Home Culture & Festivals Holi – Festival of colors

Holi – Festival of colors

holi kidsfs

March had been the first month on the early Roman calendar and was called Martius. Later, the ancient Romans made January the beginning of the year and March became the third month with 31 days and its name honors Mars,  The Roman God of War. In India, Holi is round the corner and on the full moon day of the month of Phalgun when the Ashoka trees and Mango trees are in bloom,

when the foliage buds of leaf almond are long and slender against the blue and when the scarlet plumes of the Palash stand out on its naked branches – Here comes Holi and its Colors of Love, colors of Life. It’s time to paint the town red and spread the message of love – colors fill live with beauty and leave lasting impressions on minds. Your liking for different colors reveal your moods and personality. Check this out and Paint the town Red with Kidsfreesoul ideas – Yeah, but lemme tell you one secret – I never Play Holi;-) Ugh, oh! Holy don’t like the mess around:-(

Happy Holi – Enjoy! Keep the Faith!

ilaxi, Editor, Kidsfreesouls

Holi - Festival of colors


‘Tilak Holi’ i.e. no playing and messing up instead only offering colors of love and putting pinch of color on forehead to their friends, family.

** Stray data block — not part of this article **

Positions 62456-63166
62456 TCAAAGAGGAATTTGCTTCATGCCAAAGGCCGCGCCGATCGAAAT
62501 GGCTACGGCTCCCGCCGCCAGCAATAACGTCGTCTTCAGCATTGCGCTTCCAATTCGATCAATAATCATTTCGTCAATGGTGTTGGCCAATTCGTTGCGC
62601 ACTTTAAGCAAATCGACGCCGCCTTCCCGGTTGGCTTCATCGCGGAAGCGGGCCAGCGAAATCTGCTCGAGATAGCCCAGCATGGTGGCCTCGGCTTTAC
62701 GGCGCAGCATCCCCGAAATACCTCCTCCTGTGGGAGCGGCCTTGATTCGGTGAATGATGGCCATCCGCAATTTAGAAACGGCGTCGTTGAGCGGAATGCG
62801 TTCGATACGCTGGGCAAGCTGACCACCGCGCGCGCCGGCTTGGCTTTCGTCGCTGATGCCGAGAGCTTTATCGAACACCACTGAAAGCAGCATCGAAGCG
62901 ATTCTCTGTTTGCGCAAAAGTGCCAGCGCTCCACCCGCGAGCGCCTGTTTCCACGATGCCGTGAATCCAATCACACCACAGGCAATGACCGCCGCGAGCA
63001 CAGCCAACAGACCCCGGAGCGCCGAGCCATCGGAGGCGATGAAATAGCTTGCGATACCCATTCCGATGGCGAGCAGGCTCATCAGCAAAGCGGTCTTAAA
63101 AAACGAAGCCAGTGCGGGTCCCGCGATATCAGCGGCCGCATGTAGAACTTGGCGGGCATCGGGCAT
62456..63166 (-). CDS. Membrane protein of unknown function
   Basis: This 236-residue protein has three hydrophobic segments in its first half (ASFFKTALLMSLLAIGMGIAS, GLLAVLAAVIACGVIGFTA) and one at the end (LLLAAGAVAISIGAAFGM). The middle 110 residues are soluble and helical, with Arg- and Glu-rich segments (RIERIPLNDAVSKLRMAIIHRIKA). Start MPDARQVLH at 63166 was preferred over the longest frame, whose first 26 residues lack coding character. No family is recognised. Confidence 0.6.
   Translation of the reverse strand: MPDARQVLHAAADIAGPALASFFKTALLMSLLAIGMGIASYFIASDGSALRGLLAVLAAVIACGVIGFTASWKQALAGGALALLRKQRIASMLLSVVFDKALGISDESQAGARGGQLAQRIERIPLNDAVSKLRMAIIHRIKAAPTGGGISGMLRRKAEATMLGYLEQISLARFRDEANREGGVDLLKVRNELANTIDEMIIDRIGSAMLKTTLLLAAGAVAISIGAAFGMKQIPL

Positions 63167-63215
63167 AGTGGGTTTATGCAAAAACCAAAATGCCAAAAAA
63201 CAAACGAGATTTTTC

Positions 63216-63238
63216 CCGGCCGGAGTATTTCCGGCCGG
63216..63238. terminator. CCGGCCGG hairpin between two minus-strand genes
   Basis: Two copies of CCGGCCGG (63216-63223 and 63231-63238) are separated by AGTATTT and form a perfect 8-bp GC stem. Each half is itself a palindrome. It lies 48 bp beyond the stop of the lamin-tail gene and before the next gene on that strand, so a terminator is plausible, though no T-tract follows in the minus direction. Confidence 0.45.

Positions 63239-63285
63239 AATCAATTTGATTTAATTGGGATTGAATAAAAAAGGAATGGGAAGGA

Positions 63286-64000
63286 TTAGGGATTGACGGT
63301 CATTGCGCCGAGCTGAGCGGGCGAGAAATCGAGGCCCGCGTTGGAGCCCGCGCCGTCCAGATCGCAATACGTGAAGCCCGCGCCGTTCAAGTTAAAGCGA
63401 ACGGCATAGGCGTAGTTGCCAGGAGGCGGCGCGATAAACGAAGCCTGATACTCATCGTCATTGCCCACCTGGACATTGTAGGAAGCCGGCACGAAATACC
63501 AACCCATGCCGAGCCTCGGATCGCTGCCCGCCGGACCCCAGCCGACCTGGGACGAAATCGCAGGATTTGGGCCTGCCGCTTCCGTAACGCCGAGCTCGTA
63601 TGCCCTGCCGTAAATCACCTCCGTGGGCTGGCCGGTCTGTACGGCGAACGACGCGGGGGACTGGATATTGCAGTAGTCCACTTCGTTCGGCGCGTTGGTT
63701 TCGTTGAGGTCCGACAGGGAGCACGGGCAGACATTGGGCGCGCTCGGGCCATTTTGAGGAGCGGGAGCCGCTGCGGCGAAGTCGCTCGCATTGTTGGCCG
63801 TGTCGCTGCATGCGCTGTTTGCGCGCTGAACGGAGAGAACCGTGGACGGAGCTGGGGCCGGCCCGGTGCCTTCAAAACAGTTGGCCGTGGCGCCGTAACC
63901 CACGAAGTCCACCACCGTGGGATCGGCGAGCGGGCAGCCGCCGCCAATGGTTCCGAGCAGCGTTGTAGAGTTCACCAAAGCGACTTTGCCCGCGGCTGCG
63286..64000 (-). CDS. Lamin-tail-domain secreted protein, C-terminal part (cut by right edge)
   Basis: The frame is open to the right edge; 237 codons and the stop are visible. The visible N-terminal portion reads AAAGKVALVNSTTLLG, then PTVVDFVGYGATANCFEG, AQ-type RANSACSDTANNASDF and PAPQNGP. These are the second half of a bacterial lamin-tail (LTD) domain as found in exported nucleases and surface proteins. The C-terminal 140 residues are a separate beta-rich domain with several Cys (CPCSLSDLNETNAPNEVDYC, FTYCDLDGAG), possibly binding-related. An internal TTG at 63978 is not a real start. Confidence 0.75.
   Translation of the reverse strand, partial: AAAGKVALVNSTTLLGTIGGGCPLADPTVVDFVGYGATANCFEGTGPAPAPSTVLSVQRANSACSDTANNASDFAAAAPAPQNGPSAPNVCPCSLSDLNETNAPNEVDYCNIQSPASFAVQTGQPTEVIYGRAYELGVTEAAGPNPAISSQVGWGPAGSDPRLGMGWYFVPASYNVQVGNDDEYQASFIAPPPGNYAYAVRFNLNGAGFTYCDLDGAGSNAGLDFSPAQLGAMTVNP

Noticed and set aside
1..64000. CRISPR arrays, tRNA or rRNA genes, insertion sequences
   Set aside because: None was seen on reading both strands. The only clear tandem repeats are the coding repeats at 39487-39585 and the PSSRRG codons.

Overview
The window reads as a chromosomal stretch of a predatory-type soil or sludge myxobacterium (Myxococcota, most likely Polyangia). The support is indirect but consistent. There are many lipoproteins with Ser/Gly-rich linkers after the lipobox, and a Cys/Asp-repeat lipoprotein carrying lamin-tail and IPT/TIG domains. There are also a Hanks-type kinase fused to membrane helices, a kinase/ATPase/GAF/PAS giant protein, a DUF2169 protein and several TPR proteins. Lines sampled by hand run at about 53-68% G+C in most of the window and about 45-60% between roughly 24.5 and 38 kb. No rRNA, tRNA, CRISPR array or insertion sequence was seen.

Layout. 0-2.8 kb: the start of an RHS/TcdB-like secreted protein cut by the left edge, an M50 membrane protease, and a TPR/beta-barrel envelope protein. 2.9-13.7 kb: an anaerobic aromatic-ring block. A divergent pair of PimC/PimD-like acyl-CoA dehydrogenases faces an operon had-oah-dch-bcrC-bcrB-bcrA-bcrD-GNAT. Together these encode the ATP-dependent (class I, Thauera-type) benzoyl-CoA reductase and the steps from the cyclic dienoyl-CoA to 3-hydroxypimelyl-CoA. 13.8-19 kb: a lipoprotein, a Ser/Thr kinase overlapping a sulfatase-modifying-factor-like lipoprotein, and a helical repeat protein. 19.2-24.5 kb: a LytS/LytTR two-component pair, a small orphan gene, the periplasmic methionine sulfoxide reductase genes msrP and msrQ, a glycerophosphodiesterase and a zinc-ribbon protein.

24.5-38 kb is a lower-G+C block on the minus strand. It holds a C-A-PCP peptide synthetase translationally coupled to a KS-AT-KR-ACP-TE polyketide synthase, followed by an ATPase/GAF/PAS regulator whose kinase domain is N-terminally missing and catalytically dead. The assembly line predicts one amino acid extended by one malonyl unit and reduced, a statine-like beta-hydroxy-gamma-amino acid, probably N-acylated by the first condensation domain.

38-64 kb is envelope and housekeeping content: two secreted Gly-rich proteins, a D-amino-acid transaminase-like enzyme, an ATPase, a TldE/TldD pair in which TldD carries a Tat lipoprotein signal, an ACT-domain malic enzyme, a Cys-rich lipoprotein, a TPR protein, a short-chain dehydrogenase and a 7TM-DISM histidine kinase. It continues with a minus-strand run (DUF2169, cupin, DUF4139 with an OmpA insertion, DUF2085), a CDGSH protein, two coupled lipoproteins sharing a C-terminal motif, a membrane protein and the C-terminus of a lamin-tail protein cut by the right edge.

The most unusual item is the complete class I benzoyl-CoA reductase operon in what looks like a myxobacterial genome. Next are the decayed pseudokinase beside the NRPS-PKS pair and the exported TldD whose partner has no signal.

Antiquity of Holi

The festival of Holi is very ancient. Originally the form of the word was Holaka and from the reference in the Bhashya of Sabara, the purva mimasa sutra, it appears that it was in the ancient times a usage very prevalent in the Eastern parts of Bharata. Holaka is observed by all Aryas. Hola is a special rite performed for the Saubhagya of women and in that rite, Raka (full moon) is the diety.Holika purnima is also called Hutasani. The Phalgun full moon day is said to be known as Phalgunika, as full of boyish pranks and tending to the prosperity of people and another quality, pranks with powder. In Bhavishyottara Purana, Yudhishthira asks Krishna why in each town and village a festival is held on Phalgun poornima, why boys become boisterous in each house and kindle Holaka. Krishna replies him a legend about King Raghu when the citizens approached with a complaint about a certain rakshashini who had god a boon from Shiva that she would not be killed by gods, men nor suffer from arms nor from heat, cold or rain.However, she would be in danger from boys going about crazy. When the king consulted his priest, he was told that on Phalguna 15, the season of cold vanishes and summer starts that people may laugh and enjoy, that boys with bits of wood in their hands may go out of their house, collect a heap of wood and grass, set it on fire with mantras, clap their hands, go around the fire thrice, laugh, sing and by their noise, laughter and homa, the ogress would die. Thus, Holaka died. Holaka prevailed atleast some centuries before christ.

It also tells the tale of Prahlad, son of King Hiranyakashyapa. Prahlad was a great devotee of god and after many attemps the boy did not stop praying. So, Holika, sister of the King Hiranyakashyapa, who was blessed with a boon that fire cannot kill her, sat with Prahlad and the holi pyre was lit. Amazingly, Prahlad was saved and Holika was burnt. This was a triump of good over evil and so, people celebrate Dhuleti.

Holi is also associated with Dol yatra, rocking image of Krishna-radha and in UP, the legendery home of Radha, women go to Nandgaon, home of Krishna and challenge men to throw colours on them. This is reciprocated and also known as Lathmar Holi.




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